Coral Gables

Coral Gables

Coral Gables employees to get one time bonus

The Coral Gables City Commission approved a two-year contract with the city’s general employees union Tuesday that includes a one-time bonus and lower pension contributions from employees during the first year, but no across-the-board raises.

After about three months of negotiations, the city has a new collective bargaining agreement with a local Teamsters union that represents 293 city employees. They do not include police officers and firefighters, who have separate unions.

Under the agreement, which is retroactive to Oct. 1, 2013, and lasts until Sept. 30, 2015, workers will get a one-time 2 percent bonus in October, and the city will provide more loyalty pay at 25 years of service.

Employees will also pay less into their pension fund during the first year of the agreement, down to 15 percent of their wages from 24 percent, and the city will pick up the full health insurance contribution this year, which is $712.01 per employee.

Mike Scott, president of the Teamsters local, said Tuesday the agreement is a step in the right direction, but there will be additional issues to address next time.

“These employees need a raise,” he said. “This is just a one-time bonus.”

In other business Tuesday, commissioners decided to push back the time line for the planned downtown streetscape project on Miracle Mile and Giralda Avenue. To allow more time for input from business owners and the public, the commission delayed a public hearing and final vote on the financing plan from July to August.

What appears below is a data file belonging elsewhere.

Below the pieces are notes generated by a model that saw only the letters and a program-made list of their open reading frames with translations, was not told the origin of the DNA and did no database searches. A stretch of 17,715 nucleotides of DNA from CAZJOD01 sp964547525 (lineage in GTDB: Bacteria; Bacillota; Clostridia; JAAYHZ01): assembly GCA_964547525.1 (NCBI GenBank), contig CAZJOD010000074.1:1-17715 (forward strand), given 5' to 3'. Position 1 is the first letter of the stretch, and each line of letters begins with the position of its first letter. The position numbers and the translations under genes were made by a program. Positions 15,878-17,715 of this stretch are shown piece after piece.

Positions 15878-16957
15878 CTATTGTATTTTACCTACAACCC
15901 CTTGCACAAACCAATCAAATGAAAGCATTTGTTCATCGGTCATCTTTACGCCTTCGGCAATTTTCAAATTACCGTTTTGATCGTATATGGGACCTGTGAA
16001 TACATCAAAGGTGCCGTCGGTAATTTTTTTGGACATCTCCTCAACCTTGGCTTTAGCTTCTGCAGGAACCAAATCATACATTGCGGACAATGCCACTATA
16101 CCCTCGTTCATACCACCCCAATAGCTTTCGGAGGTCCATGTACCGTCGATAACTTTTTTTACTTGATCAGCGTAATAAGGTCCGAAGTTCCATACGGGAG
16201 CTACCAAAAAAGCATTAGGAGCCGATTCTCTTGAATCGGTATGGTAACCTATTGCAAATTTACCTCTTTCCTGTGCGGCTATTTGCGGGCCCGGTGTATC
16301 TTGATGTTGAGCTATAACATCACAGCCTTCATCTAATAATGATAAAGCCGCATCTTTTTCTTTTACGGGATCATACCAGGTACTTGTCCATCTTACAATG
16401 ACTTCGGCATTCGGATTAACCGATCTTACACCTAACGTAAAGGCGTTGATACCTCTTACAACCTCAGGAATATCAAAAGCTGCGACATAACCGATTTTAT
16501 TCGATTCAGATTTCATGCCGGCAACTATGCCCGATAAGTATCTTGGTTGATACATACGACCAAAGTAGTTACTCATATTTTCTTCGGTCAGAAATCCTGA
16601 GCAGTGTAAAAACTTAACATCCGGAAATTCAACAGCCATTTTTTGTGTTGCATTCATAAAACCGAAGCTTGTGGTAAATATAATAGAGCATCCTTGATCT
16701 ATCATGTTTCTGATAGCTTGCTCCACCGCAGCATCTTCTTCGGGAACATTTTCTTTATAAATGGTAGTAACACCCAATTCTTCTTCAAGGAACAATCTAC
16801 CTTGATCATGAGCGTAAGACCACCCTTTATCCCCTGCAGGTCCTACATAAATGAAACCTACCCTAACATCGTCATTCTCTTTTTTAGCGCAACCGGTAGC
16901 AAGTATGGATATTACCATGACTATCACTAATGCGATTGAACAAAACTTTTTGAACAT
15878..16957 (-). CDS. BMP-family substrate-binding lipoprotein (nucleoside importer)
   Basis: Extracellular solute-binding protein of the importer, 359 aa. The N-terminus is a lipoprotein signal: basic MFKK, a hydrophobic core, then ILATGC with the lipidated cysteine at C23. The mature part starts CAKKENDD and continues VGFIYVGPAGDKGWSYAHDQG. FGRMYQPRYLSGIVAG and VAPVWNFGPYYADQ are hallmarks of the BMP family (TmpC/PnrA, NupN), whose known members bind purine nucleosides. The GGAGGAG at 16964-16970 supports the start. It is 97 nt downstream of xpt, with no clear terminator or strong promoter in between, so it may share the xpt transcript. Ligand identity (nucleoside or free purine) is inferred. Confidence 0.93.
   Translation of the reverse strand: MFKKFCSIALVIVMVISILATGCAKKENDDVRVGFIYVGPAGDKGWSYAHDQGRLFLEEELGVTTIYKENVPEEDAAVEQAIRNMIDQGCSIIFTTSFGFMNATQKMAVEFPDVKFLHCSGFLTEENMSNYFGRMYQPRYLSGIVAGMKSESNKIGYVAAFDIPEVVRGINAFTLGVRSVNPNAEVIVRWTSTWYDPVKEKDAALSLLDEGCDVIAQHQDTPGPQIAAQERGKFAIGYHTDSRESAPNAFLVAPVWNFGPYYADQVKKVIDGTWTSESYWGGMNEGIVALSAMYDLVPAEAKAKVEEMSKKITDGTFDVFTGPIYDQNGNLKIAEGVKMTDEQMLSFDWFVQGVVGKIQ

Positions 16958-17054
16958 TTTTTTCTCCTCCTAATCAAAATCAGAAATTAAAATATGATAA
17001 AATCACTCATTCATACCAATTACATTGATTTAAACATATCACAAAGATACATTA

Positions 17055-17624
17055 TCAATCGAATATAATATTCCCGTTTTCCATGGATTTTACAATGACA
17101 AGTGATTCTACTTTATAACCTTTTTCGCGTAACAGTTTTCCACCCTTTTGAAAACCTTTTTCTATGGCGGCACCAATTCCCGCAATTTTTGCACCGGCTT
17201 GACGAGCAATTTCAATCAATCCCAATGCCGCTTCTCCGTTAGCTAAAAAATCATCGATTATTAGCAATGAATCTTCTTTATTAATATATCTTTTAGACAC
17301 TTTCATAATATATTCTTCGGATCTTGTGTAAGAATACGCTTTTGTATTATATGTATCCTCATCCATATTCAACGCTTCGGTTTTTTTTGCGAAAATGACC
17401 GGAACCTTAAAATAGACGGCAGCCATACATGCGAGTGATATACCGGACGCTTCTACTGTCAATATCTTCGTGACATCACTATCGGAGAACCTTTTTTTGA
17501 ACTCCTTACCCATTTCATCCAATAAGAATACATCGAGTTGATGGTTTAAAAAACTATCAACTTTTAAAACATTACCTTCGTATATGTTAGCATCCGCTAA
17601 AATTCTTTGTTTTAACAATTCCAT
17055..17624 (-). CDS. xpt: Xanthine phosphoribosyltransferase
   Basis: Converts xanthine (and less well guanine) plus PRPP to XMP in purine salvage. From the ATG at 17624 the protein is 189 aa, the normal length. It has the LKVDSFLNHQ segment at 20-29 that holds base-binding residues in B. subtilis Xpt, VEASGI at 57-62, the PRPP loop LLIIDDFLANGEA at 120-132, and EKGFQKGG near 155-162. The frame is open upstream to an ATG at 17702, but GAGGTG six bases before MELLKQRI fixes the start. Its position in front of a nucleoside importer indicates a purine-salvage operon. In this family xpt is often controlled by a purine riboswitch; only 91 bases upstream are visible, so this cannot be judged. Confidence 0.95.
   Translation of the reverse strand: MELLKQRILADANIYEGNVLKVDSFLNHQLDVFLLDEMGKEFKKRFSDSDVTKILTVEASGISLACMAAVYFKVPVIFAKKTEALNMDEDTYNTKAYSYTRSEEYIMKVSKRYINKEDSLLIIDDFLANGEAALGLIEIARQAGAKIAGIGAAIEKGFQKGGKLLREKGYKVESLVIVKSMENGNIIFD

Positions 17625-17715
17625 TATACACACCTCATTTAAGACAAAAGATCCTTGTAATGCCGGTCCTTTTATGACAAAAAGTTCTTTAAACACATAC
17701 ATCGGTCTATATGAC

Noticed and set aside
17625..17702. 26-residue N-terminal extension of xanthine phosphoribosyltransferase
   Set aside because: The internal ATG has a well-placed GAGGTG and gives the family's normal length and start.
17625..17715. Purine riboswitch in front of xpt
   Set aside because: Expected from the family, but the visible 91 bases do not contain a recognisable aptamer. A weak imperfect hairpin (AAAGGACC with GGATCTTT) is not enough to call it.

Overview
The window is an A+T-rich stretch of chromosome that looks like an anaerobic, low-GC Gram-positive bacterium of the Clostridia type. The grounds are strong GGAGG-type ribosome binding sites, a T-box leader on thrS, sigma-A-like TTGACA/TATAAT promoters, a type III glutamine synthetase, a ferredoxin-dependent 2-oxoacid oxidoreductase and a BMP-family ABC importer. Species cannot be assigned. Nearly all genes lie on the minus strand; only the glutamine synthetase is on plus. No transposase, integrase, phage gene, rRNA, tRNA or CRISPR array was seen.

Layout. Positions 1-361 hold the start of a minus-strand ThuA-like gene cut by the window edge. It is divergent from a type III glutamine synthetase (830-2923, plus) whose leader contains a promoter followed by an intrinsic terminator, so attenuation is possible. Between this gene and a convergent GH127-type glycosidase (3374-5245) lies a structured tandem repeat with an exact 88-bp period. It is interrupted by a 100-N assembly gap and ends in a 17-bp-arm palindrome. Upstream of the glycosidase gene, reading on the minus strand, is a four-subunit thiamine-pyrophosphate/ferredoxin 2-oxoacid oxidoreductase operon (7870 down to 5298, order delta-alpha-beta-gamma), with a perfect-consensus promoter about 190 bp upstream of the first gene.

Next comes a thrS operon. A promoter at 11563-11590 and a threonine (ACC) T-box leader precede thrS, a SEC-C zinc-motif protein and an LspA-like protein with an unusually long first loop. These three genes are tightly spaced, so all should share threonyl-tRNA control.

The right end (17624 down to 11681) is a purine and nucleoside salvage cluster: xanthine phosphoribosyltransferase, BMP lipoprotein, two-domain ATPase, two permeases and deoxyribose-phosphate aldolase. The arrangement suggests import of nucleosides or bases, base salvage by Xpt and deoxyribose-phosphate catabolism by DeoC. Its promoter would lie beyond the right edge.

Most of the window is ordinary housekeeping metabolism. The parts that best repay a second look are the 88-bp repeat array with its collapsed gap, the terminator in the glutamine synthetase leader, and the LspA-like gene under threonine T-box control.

The cost of the long-discussed project, which would include street resurfacing, trees, signs, a fountain and other aesthetic improvements, is proposed to be split 50-50 between the city and property owners affected by the work. Owners of properties along the improved streets and adjacent properties would pay a special assessment tax.

Marina Foglia, executive director of the Business Improvement District, urged the commission to hold a workshop meeting so everyone can look at a conceptual plan and understand how the special assessment tax would work.

“We want to know exactly what the plan is,” he said.

Vice Mayor Bill Kerdyk Jr. echoed Foglia, saying that even though the streetscape project has been in discussion for about 20 years, there still needs to be as much input from business owners as possible.

“I don’t want to delay it any more,” he said. “But I want to go through this process.”

Foglia told the commission the Business Improvement District has some suggestions for how to find more funding for its half of the project’s cost, including increasing parking meter rates by up to 50 cents per hour, looking for grants, and widening the area that would pay the tax.

“These are just suggestions,” Foglia said.

A workshop will be scheduled before the August commission meeting.

Follow @joeflech on Twitter.

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